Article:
So, here's the deal.  I just got an espresso machine for my house and decided not to skimp on the grinder.  I know these options are overkill for home but I want something I can take to competitions and will do the best job possible.  I have it narrowed down to the Compak K10 Conical, Mahlkonig V30 Vario, and the Anfim Super Caimano.

I've had my heart set on the Compak for a long time and absolutely love the conical burrs but now that the time has finally come to get my dream grinder, I want to get your input in case there's something about these grinders I haven't considered.  Keep in mind that this is not going in a shop so volume is not an issue.  Also, I'm ignoring the Robur because I don't think the extra cost justifies the perks in a home setting - just want to nip that in the bud before everyone yells at me for overlooking it.  ;)

I know that this is an extremely subjective topic and that all 3 of these grinders will do an incredible job so I'm not trying to nail down an objective best.  I would just like to know what you guys like and dislike about them and which you think would be most appropriate for home and competition use.

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Ryan-
I see that I'm late to the game but I did not see the post when it originally was posted, only now.

Whomever told you that the Compak K-10WBC is "cheap, plastic trash" is someone who is ignorant of the grinder, and I don't care how "well respected" you say this person is - in fact, tell us this persons name so I can respect that person less.

I've been using the Compak K-10 since 2006 and it has been a workhorse. It quickly replaced our Mazzer Majors as our "primary" grinder and I specified the K-10 WBC for the new Spro Hampden that we opened this past March as our primary grinder. The K-10 is a hardworking, reliable and proven performer that's not quite "loved" by some of these "well respected" "professionals" because they're pushing some other grinder that they think is "hip."

I care less about "hip" and "cool" and more about quality of grind, reliability, performance and consistency.

The other grinder you mentioned (Anfim Super Caimano) deserves a little bit of history for you to appreciate it's position within our craft today. Clean dosing has always been an issue in a shop environment, but dosing really came to the forefront at the WBC/USBC. Specifically, the problem of the Mazzers to "throw" ground coffee to the left and spilling onto the counter - which results in more work and burning more time, or lower scores in competition.

Competitive baristas back in 2004-2005 were looking for a grinder that would eliminate the dosing "problem" - enter the Anfim. I believe it was Philip Search (the guy who really pushed for grinder timer development) and Vince Piccolo who discovered that the Anfim doser dropped the coffee straight down - eliminating many of the dosing problems.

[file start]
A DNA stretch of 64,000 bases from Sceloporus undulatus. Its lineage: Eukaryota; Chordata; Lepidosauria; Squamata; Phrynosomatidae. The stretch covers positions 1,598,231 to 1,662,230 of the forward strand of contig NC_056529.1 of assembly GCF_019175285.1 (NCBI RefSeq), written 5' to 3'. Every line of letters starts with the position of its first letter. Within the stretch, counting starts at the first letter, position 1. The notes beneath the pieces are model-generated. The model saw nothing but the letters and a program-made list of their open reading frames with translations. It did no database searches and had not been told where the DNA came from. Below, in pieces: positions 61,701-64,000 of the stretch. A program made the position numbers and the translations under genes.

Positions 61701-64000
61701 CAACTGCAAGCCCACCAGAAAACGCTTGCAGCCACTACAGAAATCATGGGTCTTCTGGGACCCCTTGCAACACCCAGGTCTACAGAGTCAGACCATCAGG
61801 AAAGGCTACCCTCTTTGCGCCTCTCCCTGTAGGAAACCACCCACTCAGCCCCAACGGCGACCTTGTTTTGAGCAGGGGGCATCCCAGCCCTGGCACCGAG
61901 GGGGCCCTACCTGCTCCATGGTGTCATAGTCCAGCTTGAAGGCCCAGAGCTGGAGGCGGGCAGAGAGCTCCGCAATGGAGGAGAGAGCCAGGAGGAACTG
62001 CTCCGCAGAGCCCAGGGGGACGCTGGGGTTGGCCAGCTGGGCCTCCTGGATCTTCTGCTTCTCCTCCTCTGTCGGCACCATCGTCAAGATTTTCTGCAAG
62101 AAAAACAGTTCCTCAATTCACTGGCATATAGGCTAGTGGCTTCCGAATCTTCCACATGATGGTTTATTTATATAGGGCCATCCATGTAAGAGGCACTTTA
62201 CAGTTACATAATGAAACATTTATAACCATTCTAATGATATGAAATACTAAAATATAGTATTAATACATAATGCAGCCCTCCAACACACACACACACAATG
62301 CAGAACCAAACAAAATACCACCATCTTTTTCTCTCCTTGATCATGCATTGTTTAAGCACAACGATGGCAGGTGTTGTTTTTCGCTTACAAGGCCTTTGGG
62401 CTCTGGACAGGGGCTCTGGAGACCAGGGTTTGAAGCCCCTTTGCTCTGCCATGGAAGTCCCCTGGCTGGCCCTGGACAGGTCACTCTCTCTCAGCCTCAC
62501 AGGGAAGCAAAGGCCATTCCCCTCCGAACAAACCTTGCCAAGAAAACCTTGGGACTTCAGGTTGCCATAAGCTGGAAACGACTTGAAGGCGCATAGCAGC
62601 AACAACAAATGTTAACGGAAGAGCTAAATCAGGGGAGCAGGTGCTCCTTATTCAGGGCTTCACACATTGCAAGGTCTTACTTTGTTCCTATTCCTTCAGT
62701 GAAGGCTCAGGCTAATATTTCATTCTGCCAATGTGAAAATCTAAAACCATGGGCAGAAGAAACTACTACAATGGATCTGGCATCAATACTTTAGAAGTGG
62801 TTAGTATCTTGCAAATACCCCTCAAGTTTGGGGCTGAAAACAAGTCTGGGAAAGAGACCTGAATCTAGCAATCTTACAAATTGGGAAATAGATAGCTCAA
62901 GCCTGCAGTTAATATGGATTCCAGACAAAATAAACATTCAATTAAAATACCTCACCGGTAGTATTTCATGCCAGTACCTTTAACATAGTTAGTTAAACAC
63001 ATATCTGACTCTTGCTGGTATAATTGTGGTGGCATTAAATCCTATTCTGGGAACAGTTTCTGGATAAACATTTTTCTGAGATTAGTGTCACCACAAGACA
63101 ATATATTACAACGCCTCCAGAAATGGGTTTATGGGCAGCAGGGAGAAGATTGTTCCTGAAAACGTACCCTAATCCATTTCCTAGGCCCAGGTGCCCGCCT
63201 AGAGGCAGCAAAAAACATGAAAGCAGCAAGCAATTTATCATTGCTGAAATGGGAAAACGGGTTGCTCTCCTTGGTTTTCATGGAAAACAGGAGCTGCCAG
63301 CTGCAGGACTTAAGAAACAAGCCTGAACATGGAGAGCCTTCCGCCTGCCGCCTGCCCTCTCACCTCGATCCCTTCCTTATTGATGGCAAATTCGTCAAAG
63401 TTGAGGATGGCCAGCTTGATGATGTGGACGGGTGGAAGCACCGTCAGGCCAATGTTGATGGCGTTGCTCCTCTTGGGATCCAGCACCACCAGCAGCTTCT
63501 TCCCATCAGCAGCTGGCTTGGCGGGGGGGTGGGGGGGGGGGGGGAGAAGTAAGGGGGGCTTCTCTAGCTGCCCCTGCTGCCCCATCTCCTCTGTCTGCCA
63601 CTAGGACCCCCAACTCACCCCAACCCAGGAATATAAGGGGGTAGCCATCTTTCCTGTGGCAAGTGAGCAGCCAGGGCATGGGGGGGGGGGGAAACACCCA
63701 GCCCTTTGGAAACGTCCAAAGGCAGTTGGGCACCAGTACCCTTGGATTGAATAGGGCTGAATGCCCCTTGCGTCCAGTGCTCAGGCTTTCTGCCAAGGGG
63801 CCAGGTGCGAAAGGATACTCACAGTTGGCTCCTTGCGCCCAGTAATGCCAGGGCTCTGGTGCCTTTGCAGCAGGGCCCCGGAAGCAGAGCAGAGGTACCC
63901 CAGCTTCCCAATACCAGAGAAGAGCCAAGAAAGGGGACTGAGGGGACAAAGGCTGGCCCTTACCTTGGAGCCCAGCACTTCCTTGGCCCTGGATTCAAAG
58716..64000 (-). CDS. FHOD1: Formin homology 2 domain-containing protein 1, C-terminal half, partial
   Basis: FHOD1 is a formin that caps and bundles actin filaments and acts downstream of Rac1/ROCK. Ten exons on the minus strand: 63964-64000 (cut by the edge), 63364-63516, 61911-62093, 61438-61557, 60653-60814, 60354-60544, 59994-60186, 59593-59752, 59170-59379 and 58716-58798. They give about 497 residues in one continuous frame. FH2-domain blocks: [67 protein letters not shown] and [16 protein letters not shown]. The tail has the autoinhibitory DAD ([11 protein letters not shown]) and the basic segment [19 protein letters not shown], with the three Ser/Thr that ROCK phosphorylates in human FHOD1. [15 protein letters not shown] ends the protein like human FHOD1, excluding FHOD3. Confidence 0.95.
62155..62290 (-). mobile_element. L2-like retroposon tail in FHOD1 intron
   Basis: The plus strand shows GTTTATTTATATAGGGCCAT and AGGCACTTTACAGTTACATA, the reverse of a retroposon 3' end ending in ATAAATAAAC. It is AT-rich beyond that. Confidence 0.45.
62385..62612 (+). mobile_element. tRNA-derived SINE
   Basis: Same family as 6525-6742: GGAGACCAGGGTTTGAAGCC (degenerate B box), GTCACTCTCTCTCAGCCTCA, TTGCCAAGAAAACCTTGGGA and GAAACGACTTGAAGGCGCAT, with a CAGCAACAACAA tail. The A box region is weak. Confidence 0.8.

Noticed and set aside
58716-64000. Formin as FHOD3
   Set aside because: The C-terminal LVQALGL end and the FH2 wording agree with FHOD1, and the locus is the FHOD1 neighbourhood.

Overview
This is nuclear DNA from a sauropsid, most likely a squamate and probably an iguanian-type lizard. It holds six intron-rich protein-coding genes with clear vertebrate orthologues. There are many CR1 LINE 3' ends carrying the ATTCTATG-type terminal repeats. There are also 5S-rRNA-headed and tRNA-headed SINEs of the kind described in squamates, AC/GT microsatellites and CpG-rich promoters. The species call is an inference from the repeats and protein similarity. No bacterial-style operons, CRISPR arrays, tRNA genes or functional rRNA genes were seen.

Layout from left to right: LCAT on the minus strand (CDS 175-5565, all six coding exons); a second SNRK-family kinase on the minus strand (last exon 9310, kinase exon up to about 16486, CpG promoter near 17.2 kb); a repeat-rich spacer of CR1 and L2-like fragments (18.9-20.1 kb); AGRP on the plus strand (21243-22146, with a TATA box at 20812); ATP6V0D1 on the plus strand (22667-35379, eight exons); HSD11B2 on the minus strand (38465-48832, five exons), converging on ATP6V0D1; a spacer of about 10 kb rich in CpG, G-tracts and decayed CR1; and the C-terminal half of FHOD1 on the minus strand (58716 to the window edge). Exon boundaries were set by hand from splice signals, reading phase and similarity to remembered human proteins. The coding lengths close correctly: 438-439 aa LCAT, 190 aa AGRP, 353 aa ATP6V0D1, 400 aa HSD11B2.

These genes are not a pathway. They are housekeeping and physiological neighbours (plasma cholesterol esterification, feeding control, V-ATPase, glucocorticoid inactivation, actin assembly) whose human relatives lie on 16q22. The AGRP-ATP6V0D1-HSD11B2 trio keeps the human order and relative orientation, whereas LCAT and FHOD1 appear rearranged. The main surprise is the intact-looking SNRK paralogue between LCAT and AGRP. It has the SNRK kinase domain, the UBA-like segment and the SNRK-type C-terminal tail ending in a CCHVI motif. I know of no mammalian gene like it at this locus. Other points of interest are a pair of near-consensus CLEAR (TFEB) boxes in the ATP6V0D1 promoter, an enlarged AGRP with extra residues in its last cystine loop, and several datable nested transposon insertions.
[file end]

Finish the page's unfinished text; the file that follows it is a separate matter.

In other words, the Anfim only came to light because of it's doser. It was never a contender because of grind quality - grind quality was secondary.

While all grinders are compromised, the Anfim is more compromised than others. 1) it uses flat burrs as opposed to the greater consistency conical burrs like those found in a K-10, 2) it uses stepped grind settings. The first compromise isn't too bad. I've used and liked Mazzer Major grinders for years. However, the second problem is one that completely eliminates the grinder from consideration.

Quite simply, Stepped Grind Adjustment is INFERIOR to the "infinite" friction adjusters found on the Compak and Mazzer grinders. Invariably, the grind you need will be exactly the point BETWEEN grinder steps. It is why there was such a backlash when Mahlkonig introduced the K30 - eventually, they had to relent and modify the K30 to friction adjust.

A few years ago, Philip Search posted to Coffeed.com what I joking call his "white paper" - a diatribe defending the Anfim against critics (like myself), giving reasons why the Anfim was superior to all grinders and why the stepped grinder was not only not a problem but better than other grinders. He argued that the stepped adjust was not a problem because you could simply adjust the grinder timer plus or minus to compensate. In other words, his argument was that you could simply use a little more or a little less coffee to compensate for the problem.

This was the most laughable thing I have ever read in my eight years in this industry. Ludicrous comes to mind. Evolution brought us away from stepped adjustment and this guy is trying to tell us that it's better. Ridiculous and a complete load of BS. Bottom line: all grinders are compromised in some way. The point is that we need to understand those compromises, work around them and continue to improve. The Anfim hasn't improved its' design since 49th Parallel introduced it to the marketplace (the K30 quickly changed to friction). To my mind, the Anfim is the poor choice. Better off with a Mazzer Major than the Anfim.
Jay,
Thank you for sharing your history and experience here on this topic. Aside from many other shop factors and element being in place, I believe the grinder is the single most important tool I have in our shop.
Jay, do you have any experience with Mazzer SJ Titanium burrs?
I will be buying new burrs soon and just wonder if you get extra miles for the extra cost.
Joe

Jay Caragay said:
Ryan-
I see that I'm late to the game but I did not see the post when it originally was posted, only now.

Whomever told you that the Compak K-10WBC is "cheap, plastic trash" is someone who is ignorant of the grinder, and I don't care how "well respected" you say this person is - in fact, tell us this persons name so I can respect that person less.